‘As an actor, I feel age has liberated me. It’s finally cut me free from people’s expectations of wanting me to fill in the glamorous roles because I am the former Miss Universe,’ says Lara Dutta.
From being the second woman to win the Miss Universe title in 2000 to being a successful Bollywood actor, a proud mother, an entrepreneur, and also a fitness enthusiast, Lara Dutta has been donning several hats.
In her nearly two-decade career, she has played glamorous women who turned heads and set hearts aflutter, but now, the actor feels she is being finally being offered layered and well thought-out characters.
In her latest series Kaun Banegi Shikharwati, the 43-year-old actor will be seen playing Rajkumari Devyani. The show revolves around a dysfunctional royal family where the old king stays in the palace, and owing to the overdue heavy wealth tax of Rs 32 crore, he calls up all his daughters to the palace, who otherwise stay separately.
In an exclusive interview, Dutta talks about her character in Kaun Banegi Shikharwati, her journey in the Hindi film industry, the importance of playing a lead, working with Naseeruddin Shah, her thoughts on getting older in a business that is notoriously ageist, and much more. Excerpts:
What made you say yes to Kaun Banegi Shikharwati? Tell us something about your character?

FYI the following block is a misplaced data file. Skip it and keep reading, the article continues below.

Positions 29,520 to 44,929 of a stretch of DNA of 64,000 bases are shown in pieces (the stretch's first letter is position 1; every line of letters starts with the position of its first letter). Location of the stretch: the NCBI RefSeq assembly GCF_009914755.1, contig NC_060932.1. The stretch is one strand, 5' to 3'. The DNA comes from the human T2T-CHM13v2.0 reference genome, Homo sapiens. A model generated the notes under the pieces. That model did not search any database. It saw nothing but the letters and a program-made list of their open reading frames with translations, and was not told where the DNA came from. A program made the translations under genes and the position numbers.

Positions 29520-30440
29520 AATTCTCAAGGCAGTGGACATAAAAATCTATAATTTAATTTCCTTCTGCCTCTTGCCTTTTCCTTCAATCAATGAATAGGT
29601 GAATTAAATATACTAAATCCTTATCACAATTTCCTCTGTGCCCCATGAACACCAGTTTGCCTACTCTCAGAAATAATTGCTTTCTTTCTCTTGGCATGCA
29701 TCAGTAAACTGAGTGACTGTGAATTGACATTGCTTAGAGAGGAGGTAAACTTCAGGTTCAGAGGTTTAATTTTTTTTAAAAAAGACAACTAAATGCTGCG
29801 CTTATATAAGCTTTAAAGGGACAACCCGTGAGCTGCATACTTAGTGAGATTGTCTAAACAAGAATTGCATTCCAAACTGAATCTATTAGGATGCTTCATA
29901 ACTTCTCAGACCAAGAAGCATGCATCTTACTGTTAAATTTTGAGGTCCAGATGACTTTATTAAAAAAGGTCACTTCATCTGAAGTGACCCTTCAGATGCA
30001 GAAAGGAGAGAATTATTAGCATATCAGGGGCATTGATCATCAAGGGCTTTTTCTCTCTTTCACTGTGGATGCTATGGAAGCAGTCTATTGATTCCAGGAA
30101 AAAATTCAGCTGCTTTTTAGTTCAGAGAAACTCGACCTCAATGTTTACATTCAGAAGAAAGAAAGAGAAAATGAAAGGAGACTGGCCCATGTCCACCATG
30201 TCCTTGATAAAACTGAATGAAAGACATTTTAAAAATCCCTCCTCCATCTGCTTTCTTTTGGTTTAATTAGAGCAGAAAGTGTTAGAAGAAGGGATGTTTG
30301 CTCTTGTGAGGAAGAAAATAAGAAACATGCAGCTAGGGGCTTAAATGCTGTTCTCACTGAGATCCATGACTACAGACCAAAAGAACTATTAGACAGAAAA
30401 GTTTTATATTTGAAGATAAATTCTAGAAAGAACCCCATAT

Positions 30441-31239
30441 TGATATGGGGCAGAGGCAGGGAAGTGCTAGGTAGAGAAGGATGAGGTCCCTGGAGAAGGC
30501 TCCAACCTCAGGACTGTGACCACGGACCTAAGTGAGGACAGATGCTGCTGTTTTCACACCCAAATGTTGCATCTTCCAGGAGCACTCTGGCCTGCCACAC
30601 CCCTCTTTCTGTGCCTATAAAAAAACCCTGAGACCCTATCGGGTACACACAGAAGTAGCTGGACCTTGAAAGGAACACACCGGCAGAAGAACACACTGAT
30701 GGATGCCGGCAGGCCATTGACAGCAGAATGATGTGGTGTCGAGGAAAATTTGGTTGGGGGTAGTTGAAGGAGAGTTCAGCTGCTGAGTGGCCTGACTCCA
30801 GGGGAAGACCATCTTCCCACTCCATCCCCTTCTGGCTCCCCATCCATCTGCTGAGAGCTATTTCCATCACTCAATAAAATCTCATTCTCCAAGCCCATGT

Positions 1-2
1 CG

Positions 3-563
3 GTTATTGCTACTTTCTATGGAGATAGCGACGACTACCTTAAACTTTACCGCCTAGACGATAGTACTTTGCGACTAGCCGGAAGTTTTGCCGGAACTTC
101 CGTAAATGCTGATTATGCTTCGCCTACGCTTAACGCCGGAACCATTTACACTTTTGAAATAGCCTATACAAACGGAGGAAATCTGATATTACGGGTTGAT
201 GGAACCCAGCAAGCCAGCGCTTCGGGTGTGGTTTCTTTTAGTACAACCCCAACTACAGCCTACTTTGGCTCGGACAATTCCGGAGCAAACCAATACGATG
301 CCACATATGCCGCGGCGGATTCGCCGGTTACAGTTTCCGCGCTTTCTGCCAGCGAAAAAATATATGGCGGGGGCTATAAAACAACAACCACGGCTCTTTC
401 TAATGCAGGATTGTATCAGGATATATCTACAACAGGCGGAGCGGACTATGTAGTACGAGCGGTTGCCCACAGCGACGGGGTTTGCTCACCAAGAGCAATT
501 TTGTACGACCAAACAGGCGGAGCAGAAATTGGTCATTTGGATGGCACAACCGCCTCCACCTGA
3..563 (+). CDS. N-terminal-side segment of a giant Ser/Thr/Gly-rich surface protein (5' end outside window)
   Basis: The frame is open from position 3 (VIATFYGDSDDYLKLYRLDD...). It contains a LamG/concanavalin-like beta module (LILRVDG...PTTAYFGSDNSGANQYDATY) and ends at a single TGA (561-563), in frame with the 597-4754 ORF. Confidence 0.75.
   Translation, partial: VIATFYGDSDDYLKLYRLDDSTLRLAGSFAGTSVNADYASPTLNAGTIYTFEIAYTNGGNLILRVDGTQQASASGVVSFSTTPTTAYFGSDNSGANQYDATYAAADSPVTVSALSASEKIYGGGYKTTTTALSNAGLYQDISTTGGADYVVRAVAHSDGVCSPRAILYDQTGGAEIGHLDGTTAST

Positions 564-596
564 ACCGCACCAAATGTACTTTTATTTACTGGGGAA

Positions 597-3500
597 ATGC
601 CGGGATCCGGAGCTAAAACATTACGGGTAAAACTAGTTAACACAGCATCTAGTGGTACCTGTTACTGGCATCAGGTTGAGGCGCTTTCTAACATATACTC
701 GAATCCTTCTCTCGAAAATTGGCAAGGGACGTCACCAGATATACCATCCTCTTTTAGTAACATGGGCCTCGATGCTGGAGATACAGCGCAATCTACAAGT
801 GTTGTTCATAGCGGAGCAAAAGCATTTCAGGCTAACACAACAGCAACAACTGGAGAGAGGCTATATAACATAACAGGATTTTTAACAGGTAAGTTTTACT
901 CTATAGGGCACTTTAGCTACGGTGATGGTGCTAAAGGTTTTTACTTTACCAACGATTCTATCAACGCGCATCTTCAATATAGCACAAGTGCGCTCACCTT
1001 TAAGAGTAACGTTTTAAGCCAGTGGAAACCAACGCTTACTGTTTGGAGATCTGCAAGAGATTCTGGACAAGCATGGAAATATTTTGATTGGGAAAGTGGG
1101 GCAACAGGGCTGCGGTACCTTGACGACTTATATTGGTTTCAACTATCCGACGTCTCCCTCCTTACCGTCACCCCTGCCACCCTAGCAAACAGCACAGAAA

It was a no-brainer. I was getting the opportunity of being able to work with Naseeruddin Shah, who is playing my father. He is somebody who was on my wish list for the longest time ever. Naseer Saab is light years ahead of us in terms of his craft. One of the biggest reasons for me to do the show was for him. And Raghubir Yadav Ji is a master of comedy, and as an actor, I have always enjoyed doing comedy. To have the opportunity to learn from both of these gentlemen was something I couldn’t have missed. That apart, even the character that I am playing is strong. Devyani is the eldest. She has her reasons to grow up overnight. She is like a proxy mother to the other sisters. She is highly competitive from childhood, and she is a perfectionist and likes being in control of things. Playing a character with so many layers is always a blessing for actors.
What was your reference point to prepare for the character?